Why Whoopi Goldberg Wasn’t Offended by Ted Danson’s Blackface Routine in the Slightest

Whoopi Goldberg is a lot of things. She’s the moderator of The View; an Oscar-winning actress; a Grammy-winning performer; and a Tony-winning Broadway producer. And she didn’t build her career and win all her awards by being squeamish or politically correct.

In fact, Whoopi got her stage name because of her habit of farting in public. Even on a daytime talk-show, she doesn’t mind talking about smoking weed or preferring to get picked up in a bar as opposed to online dating.

Basically, Whoopi has built her reputation and following on being honest as an artist and a personality. It’s what Barbara Walters marveled about her after she hired her at The View, and what keeps her relevant in 2019.

In short, it’s hard to offend Whoopi. So when her then-boyfriend Ted Danson roasted her in blackface at the Friars Club, Whoopi wasn’t among those condemning him. Quite the contrary: Whoopi liked it, and it turned out she was the one who wrote Danson’s edgy material.

Whoopi wrote the outrageous jokes Danson told.

Ted Danson wearing black face during Friar’s Roast for girlfriend Whoopi Goldberg. | Richard Corkery/NY Daily News Archive via Getty Images

When Danson took the stage for Whoopi’s Friar’s Club roast, his look alone was offensive enough to people. Danson had donned a top hat and had blackface makeup with giant lips painted white. Then came the outrageous material.

With Mayor David Dinkins, Anita Baker, Shari Belafonte, and Montel Williams in attendance, Danson told jokes about his sex life with Whoopi and used the n-word over a dozen times. Williams, who was on the dais, left in the middle of the set. and compared the event to “a meeting of the Klan.”

As for Dinkins, New York’s mayor said he was “embarrassed for Whoopi and the audience.” However, after an apology, the Friars Club chairman expressed surprise that people were offended by a roast. After all, that’s what roasts are, and everyone there knew what Danson was planning to do.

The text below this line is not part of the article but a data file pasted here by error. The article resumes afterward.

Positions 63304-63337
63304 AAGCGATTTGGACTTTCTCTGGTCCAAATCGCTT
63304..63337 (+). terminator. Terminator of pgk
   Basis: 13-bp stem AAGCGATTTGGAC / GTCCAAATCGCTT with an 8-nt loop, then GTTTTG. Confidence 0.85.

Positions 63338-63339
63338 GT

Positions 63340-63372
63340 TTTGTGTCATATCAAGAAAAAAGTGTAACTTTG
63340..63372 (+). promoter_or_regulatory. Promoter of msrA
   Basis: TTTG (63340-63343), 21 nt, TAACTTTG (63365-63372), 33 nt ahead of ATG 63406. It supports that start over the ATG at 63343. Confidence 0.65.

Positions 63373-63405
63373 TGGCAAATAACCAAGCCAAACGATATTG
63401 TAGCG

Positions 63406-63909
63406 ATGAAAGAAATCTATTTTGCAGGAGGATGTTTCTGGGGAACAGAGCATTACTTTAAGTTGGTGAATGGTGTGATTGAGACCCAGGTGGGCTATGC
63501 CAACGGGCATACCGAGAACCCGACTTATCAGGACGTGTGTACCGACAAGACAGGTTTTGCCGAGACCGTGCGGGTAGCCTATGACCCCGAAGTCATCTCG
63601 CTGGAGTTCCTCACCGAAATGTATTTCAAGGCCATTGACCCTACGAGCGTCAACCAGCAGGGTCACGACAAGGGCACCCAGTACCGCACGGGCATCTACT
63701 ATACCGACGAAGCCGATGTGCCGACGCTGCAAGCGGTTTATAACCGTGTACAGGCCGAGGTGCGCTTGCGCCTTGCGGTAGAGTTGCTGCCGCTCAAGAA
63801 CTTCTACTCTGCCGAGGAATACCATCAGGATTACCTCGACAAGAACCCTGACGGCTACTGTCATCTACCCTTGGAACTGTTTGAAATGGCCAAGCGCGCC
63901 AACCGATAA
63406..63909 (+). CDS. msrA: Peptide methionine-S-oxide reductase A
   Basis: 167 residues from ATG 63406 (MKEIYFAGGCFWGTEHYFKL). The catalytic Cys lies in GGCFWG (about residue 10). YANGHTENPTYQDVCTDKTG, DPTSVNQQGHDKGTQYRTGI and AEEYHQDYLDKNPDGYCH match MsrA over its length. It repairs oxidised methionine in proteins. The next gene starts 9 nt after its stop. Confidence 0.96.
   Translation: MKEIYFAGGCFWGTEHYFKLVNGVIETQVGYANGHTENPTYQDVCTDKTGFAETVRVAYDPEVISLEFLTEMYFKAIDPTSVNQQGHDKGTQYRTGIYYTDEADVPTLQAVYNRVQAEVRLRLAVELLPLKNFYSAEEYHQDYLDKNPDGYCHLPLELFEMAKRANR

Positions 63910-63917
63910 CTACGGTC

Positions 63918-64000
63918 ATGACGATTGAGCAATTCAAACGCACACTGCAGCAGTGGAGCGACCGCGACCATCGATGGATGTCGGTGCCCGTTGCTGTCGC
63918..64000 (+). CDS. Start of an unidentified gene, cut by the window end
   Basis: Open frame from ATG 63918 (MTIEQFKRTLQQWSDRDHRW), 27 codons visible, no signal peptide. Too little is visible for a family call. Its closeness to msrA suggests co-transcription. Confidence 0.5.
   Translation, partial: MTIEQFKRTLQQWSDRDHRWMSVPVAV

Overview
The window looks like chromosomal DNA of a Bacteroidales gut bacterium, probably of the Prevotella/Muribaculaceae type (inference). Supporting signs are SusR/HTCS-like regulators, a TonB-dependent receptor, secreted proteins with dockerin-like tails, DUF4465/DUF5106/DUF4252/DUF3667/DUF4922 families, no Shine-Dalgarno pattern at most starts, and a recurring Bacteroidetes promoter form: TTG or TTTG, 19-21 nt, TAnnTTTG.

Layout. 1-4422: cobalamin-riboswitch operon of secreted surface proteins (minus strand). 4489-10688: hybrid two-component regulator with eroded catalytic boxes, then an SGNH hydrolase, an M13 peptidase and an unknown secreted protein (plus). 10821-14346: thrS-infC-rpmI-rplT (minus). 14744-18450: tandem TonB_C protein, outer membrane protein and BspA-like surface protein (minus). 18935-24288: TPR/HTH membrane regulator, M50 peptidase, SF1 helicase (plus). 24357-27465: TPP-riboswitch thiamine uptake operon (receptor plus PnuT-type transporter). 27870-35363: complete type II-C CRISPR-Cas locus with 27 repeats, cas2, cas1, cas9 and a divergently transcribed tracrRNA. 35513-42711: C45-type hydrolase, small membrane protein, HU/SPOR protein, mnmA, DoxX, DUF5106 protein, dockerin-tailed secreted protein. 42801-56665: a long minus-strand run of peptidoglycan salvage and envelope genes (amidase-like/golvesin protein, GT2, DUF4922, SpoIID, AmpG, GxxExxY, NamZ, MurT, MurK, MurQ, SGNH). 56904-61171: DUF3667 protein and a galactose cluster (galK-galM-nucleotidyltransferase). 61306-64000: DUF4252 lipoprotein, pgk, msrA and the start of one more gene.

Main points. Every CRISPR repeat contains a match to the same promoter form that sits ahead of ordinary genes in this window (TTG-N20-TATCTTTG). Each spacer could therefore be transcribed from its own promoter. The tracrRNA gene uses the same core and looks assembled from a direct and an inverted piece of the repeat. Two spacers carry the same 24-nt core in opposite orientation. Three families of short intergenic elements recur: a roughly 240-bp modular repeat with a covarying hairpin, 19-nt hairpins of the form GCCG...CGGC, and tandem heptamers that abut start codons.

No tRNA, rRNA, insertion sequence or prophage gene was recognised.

Whoopi agreed with that sentiment “I don’t care if you don’t like it,” she told the horrified crowd in her rebuttal. “I do!″ Later, she said she resented the blowback from shocked people who didn’t even know her.

“If they knew me,” she told the Times, “they would know that Whoopi has never been about political correctness.” In a recent interview, she said she hadn’t changed her mind about it. And that she had written the jokes for Danson to tell.

Whoopi’s only regret was her comedian friends weren’t in attendance.

Whoopi Goldberg and Ted Danson at New York’s Friar’s Club in 1993 | Ron Galella/Ron Galella Collection via Getty Images

Speaking with the Times Magazine in an interview that ran July 8, Whoopi still sounded ho-hum about it after all these years. “People always bring this up because I guess they think I’m going to say what a terrible thing it was,” she said. “But for me, it was exactly what it needed to be […].”

It seemed like her only regret was who joined her and Danson on the dais that night. “Roasts have traditionally been as out there as you can get — but with your friends,” Whoopi said. “None of my friends were on the dais. I didn’t know a lot of the people. So … of course people didn’t get it.”

Among those she would have liked to have seen that night, Whoopi mentioned her comedian-friends Billy Crystal and Robin Williams. Still, many in attendance weren’t offended. The list included Beverly Johnson, an African-American model.

“If you can’t see the humor at a place where there’s supposed to be over-the-line jokes, then there’s something really wrong,″ she told the Daily News. ″I was in stitches.”

As for Whoopi, she stood by Danson while his career almost went under. The couple had been treated brutally in the press those days, and she’d wanted to have fun with it. Some people just didn’t get her Jokes.

Also seeWhy Whoopi Goldberg Said Her 3rd Husband Will Be Her Last